For a look commonly found in large urban areas like New York City, consider the use of brownstone pattern cuts to create a warm earthy look to your porch floor. The warm brownstone porch in the example below pairs perfectly with the white trim and brightly painted red door.
This stone has been popular for building use since ancient times. Light and bright, limestone is a whitish-gray color that looks traditional and elegant. The limestone porch pictured in the example below is a beautiful vibrant accent to the grey stone on the walls of this home.
Colorful and vibrant, mosaic tile can add character to any porch floor. Beautiful patterns can be created using different combinations of mosaic tiles, adding an artistic flair to any home. This sophisticated and elegant flooring option does come with a significant cost, though.
One of the more expensive options in porch flooring, mosaic tile, can also be challenging to maintain, especially in high traffic areas.
Quick and easy to install, deck tile is a simple solution to the porch flooring. Most deck tiles are made to look like wood but are actually just a mixture of bits of wood and blends of other materials that make deck tiles both waterproof and durable. Eco-friendly versions of deck tiles are also an option.
Deck tiles can be applied directly over your existing floor. Tiles can be removed individually for easy repair or replacement if necessary. It is recommended to purchase a couple of extra tiles to have on hand to keep your flooring looking like new. Deck tiles are not glued down, so they can be moved for temporary situations, making them an excellent option for renters.
The fact that deck tiles can be temporary can be a drawback to some homeowners. Deck tiles don't add much value to a home, and the visible seams aren't appealing to some.
Polyvinyl chloride or PVC is a durable material that makes an excellent flooring choice for your porch. PVC comes in many colors and styles, making PVC porch flooring an option for every taste. PVC flooring is easy to install, low maintenance and is one of the most cost-efficient options in porch flooring.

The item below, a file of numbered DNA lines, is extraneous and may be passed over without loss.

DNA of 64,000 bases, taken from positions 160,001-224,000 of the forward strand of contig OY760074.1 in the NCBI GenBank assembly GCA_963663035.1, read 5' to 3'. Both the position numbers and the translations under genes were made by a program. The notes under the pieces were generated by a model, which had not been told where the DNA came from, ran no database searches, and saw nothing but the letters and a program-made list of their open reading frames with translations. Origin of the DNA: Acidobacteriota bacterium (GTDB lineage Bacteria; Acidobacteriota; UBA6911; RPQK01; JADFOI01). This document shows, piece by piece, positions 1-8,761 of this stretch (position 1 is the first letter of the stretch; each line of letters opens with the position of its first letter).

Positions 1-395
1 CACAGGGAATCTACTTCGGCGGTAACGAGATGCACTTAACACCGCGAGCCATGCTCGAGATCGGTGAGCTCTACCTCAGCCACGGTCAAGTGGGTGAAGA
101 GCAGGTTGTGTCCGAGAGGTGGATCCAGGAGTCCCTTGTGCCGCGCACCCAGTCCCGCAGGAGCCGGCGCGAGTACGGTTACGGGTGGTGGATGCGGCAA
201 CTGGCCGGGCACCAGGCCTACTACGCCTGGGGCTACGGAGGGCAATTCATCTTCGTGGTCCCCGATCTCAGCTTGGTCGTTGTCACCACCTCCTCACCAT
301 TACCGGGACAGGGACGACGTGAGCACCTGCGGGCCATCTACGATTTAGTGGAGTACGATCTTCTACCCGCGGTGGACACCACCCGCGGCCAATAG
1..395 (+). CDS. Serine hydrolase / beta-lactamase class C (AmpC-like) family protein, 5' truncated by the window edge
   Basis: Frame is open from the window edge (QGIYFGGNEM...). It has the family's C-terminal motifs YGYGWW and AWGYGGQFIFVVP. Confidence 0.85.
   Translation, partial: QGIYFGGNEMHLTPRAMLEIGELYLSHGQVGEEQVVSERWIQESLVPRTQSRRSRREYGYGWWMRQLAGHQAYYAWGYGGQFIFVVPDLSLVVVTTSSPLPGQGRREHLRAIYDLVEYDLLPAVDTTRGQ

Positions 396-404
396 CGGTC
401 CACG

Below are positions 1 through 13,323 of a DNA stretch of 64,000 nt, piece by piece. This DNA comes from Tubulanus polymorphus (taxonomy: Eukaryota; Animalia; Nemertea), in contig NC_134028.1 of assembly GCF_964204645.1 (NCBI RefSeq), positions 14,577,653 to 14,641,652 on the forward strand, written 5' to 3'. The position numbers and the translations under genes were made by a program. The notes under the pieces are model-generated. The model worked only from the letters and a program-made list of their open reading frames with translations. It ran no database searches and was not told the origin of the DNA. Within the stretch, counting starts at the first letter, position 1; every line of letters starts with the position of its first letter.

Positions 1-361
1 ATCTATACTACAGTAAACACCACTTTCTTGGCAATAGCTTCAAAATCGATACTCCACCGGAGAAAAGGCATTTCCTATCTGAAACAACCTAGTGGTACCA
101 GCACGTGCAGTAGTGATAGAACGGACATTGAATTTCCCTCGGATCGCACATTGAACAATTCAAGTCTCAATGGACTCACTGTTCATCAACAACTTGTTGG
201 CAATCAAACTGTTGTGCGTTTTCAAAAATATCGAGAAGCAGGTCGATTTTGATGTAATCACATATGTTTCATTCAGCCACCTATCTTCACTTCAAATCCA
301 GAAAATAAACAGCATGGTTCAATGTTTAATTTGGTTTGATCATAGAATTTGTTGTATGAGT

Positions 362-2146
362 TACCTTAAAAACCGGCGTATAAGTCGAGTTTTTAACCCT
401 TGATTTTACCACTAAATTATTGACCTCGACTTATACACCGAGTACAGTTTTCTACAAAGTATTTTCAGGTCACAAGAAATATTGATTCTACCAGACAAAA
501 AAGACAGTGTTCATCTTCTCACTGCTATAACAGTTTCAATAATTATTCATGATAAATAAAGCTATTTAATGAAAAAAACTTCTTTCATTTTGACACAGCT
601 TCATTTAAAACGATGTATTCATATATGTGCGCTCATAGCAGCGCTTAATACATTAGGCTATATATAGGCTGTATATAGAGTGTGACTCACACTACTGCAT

PVC flooring can be more susceptible to scratching and can fade over time, especially in the sunlight.
Ceramic wood look tile
The look of wood with tile durability, ceramic wood look tile is the best of both worlds. Ceramic wood look tile is the result of high-quality inkjet printers printing detailed wood grain on the tile. With ceramic wood look tile, you get the look of hardwood without the risk of scratches and scrapes.
Ceramic wood look tile can be colder and harder under your feet and more slippery when wet. Because of the printed detail, ceramic wood tile can be difficult to lay out in a way that looks natural.
Is porch flooring expensive?
Depending on the look that you are trying to achieve, porch flooring can get quite expensive. Concrete is by far the cheapest option of the porch flooring options that we discussed. High-end wood flooring is the most costly option for porch flooring that we have listed. The approximate prices for the other materials that we discussed are:
Concrete: $2-8 per square foot
Wood: $4-30 per square foot
Composite wood: $4-13 per square foot
Textured stone: $2-10 per square foot
Deck tile: $3-20 per square foot
Mosaic tile: $12-20 per square foot
PVC: $4-6 per square foot
How much slope should a porch floor have?
Standing water from rain can be detrimental to your home's foundation. For this reason, a slight slope should be built into porches so that the water runs off. The recommended slope for a porch floor is 1/4 inch per foot of slope but might be slightly more or less depending on the conditions in your area.
Can you put carpeting on a porch floor?
Not only can you put carpeting on a porch floor, but indoor/outdoor carpet can increase the comfort or coziness of your porch or deck and comes highly recommended for its ease of installation and maintenance. It is easy to clean and can be installed with minimal skills or tools. If applying carpeting to a deck or a wooden surface, be sure to use a sealant on the wood before using indoor/outdoor adhesive or two-sided tape to protect it while the carpet lays on top.
Can you put vinyl flooring on a porch?
Vinyl flooring, while versatile and waterproof, should not be used in any area without temperature control. Because it is prone to swelling and cracking with changing temperatures, vinyl flooring is best left in an area of your home that is not subject to wide temperature changes.
Your porch is an integral part of your home, representing your family's distinct tastes and style. Choosing the right flooring for your porch can set the tone for the entire front of your home. While there is no one choice for choosing porch flooring, we hope to have helped narrow down the list with the selection that we provided. Before you leave, here are some other articles that may be of interest to you:
Does A Porch Need A Foundation?